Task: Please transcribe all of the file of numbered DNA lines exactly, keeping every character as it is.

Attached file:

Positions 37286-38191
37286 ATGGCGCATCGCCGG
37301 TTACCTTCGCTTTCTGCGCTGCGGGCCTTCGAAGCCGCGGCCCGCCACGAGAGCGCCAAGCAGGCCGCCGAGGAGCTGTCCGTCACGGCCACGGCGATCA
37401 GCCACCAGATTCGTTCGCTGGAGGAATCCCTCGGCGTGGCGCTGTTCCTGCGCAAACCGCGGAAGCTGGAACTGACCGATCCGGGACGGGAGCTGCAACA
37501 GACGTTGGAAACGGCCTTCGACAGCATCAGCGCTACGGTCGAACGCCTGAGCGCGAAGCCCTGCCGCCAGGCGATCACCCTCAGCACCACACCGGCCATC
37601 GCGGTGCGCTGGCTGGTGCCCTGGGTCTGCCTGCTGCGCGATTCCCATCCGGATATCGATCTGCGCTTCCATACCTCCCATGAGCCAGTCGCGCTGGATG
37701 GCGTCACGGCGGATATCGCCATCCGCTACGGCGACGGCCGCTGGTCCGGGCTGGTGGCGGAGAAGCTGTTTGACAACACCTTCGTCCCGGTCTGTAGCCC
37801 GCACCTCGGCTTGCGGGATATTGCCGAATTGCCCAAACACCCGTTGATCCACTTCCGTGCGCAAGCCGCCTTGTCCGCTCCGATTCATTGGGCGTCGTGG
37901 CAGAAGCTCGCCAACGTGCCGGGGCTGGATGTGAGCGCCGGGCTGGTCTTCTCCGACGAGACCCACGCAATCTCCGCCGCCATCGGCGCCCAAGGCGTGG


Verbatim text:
Positions 37286-38191
37286 ATGGCGCATCGCCGG
37301 TTACCTTCGCTTTCTGCGCTGCGGGCCTTCGAAGCCGCGGCCCGCCACGAGAGCGCCAAGCAGGCCGCCGAGGAGCTGTCCGTCACGGCCACGGCGATCA
37401 GCCACCAGATTCGTTCGCTGGAGGAATCCCTCGGCGTGGCGCTGTTCCTGCGCAAACCGCGGAAGCTGGAACTGACCGATCCGGGACGGGAGCTGCAACA
37501 GACGTTGGAAACGGCCTTCGACAGCATCAGCGCTACGGTCGAACGCCTGAGCGCGAAGCCCTGCCGCCAGGCGATCACCCTCAGCACCACACCGGCCATC
37601 GCGGTGCGCTGGCTGGTGCCCTGGGTCTGCCTGCTGCGCGATTCCCATCCGGATATCGATCTGCGCTTCCATACCTCCCATGAGCCAGTCGCGCTGGATG
37701 GCGTCACGGCGGATATCGCCATCCGCTACGGCGACGGCCGCTGGTCCGGGCTGGTGGCGGAGAAGCTGTTTGACAACACCTTCGTCCCGGTCTGTAGCCC
37801 GCACCTCGGCTTGCGGGATATTGCCGAATTGCCCAAACACCCGTTGATCCACTTCCGTGCGCAAGCCGCCTTGTCCGCTCCGATTCATTGGGCGTCGTGG
37901 CAGAAGCTCGCCAACGTGCCGGGGCTGGATGTGAGCGCCGGGCTGGTCTTCTCCGACGAGACCCACGCAATCTCCGCCGCCATCGGCGCCCAAGGCGTGG